The Crossing

"The Crossing" tells of two Dutch girls in 1970 who come looking for work on the DFDS ferry- it is In North Shields they meet Mickey Boom Boom McCabe a local boxer who helps them find digs in Whitley Bay- one of the girls becomes romantically involved with Nigel Worthington a local business man and crook when she is working with her friend in the Rex Hotel as a receptionist. Worthington set up another boxer Jeff Decker when Jeff goes to collect a strange package he opens it to discover two kilo's of coke. He recuts the coke and sells it. Worthington finds out and Jeff ends up in hospital with a broken jaw and several ribs. Mickey McCabe rallies his boxing friends together where they mete out their kind of punishment- Mickey is forced to move to London and gets involved with the underworld after Worthington seeks revenge- Can Mickey fulfil his dream and become the welterweight champion of the world- in this story which will take you around the North East - London and Zaandam in Holland.

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Mickey was more nervous at the prospect of not finishing the fight by round eight than actually fighting his opponent. He knew how evil Dennis Lord could be. Yes he came across as this nice guy who helped people out but underneath all that he was a sadistic man who actually enjoyed inflicting pain. Mickey didn’t want to be on the end of that. There were twelve bouts on that night as Mickey got his massage on the rubbing bench in his own dressing room. The seating capacity was some 4.986 and standing room of 1.340. But the television coverage was massive across the whole of the united stated where pay per view brought in millions in revenue.

Don King was making a mint from all of this and as usual it was the fighters who got the shit end of the stick he thought.

“What time is it asked Mickey as he took in some Hydration drink?

Its eleven thirty said Jimmy Tibbs but number nine has just finished he said as he finished taping up his bandaged hands. Mickey went through his stretching drills before Arthur Mercante came into the dressing room to relay the rules of the fight to him. The three knock down rule applied so if a fighter was knocked down three times in a round the fight would be stopped. If a fighter was cut so badly by a clash of heads before round four and could no longer continue then the points would be totalled and he who was ahead on the score cards would be declared the winner. If a knockdown occurred the fighter had to go to the nearest neutral corner before the count could commence. Mickey nodded so that Mercante knew that he understood what had been said then he signed his bandages and wished him luck.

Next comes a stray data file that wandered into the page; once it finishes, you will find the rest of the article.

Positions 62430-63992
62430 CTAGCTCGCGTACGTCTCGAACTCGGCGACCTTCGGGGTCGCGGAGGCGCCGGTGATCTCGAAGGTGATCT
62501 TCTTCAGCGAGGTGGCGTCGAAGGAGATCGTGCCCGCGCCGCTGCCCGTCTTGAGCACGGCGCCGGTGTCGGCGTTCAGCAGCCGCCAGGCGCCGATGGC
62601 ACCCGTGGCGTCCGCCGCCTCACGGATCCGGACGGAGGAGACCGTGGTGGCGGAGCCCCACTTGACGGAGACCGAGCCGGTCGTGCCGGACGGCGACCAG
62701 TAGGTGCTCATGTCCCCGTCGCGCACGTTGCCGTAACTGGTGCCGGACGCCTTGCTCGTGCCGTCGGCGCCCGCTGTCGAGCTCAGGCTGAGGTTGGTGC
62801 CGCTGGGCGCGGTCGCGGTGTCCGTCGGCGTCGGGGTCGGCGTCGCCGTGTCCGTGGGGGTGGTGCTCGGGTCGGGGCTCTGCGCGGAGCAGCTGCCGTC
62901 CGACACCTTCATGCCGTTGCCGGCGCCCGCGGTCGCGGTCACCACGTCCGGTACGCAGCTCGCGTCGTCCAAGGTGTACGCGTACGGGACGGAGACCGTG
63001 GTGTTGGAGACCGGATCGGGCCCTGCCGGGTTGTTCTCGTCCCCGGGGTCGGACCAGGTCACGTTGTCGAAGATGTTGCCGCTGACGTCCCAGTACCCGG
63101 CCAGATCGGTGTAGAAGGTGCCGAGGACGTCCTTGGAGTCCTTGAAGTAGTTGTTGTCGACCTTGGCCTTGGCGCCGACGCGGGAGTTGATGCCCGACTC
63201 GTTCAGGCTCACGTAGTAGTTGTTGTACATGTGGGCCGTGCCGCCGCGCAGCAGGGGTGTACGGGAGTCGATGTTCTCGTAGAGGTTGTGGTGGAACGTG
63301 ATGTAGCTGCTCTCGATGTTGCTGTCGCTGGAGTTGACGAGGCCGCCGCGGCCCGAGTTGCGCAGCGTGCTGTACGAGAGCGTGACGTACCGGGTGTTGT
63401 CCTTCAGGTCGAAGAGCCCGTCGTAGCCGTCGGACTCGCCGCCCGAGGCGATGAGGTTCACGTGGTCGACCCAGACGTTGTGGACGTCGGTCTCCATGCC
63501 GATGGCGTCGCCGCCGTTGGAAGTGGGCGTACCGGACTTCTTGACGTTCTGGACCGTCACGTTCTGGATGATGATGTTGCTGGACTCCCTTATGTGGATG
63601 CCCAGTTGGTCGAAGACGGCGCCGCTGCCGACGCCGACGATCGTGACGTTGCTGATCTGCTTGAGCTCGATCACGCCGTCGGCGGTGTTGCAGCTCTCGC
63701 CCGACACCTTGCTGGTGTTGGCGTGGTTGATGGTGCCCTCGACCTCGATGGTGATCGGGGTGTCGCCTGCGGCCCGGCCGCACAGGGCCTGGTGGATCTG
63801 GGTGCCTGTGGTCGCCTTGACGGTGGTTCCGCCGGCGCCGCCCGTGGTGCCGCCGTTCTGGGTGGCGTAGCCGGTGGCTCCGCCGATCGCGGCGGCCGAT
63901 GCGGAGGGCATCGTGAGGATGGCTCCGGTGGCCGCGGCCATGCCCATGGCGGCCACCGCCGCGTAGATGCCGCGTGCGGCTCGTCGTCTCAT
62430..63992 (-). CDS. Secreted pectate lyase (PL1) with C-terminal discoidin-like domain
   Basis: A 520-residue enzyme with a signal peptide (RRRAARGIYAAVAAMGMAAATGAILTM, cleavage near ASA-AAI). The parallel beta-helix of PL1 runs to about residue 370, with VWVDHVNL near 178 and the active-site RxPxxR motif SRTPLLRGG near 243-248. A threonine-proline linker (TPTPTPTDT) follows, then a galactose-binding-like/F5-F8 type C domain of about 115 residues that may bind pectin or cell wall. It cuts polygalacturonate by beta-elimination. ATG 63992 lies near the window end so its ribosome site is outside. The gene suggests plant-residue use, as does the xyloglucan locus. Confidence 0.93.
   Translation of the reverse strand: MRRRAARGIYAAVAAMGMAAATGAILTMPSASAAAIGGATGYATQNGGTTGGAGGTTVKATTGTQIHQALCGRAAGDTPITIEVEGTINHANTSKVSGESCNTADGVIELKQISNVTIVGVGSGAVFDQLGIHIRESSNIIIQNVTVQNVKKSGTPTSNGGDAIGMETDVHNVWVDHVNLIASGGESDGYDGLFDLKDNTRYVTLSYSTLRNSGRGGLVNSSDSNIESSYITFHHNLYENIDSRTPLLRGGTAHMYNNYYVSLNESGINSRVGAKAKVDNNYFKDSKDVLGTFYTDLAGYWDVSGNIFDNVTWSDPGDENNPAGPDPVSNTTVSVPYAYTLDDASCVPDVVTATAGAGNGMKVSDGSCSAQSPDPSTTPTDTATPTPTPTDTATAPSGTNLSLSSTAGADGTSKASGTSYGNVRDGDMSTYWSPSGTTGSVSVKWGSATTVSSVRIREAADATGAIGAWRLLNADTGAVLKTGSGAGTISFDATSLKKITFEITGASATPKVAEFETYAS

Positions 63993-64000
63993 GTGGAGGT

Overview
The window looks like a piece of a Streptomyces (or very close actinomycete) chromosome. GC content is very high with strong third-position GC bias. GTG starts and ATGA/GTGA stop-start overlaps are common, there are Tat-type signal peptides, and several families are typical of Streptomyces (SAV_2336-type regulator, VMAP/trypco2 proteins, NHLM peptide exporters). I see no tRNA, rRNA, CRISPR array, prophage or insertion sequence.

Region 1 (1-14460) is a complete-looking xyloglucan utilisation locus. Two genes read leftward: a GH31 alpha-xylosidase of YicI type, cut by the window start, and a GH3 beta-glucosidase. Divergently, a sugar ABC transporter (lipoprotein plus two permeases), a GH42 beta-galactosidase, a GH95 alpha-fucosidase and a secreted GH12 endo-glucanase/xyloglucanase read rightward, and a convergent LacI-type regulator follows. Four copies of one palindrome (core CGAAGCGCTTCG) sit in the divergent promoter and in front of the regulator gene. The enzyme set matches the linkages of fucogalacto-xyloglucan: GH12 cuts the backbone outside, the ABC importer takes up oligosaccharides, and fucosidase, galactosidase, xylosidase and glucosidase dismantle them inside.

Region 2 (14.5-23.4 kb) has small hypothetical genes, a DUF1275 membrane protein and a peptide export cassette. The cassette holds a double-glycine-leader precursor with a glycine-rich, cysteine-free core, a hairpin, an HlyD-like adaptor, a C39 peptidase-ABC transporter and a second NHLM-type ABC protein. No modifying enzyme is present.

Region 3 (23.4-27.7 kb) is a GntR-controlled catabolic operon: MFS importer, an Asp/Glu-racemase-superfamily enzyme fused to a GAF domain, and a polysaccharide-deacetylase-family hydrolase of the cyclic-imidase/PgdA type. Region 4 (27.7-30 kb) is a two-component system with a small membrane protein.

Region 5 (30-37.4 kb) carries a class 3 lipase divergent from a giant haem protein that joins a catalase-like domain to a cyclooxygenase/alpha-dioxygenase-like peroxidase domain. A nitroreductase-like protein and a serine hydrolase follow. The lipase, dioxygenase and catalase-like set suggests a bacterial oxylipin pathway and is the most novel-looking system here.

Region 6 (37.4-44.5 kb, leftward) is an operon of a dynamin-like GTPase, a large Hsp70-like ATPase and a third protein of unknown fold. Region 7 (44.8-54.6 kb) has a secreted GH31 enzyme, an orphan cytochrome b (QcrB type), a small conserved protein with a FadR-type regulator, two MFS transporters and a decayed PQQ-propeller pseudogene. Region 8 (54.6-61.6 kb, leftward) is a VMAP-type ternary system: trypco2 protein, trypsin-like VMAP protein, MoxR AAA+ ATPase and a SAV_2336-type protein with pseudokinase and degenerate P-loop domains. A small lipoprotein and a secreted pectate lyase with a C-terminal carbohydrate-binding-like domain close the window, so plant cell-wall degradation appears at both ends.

The gloves would be put on in the ring under the new ruling and they were also using a new type of glove whereby the thumb part was stitched to the palm of the glove so there was less chance of eye damage from a thumb in the eye. A lot of fighters had sustained eye damage over the years as a result of this. Also there were no laces on these gloves. The wrists were elasticated and they were taped onto the fighter’s wrists with duck tape to prevent injury. Mickey began his warm up routine in front of a huge mirror it was hot in there again so Mickey took in another drink.

 

Seals hammed it up as he was transported to the ring via a high wire dressed in a golden dressing gown, boxing trunks, boots, and gloves. The only colour that wasn’t gold was the name Golden boy that embellished his trunks in black lettering.

He came into the ring to “What’s going on” by Marvin Gaye.

Mickey rotated his neck as he waited in the corridor until it was his time to come to the ring the crowd were whipped up to near hysteria as the drums began to play to Argent’s “Hold your head up” Mickey shuffled his way to the ring on what would be the biggest night of his life.

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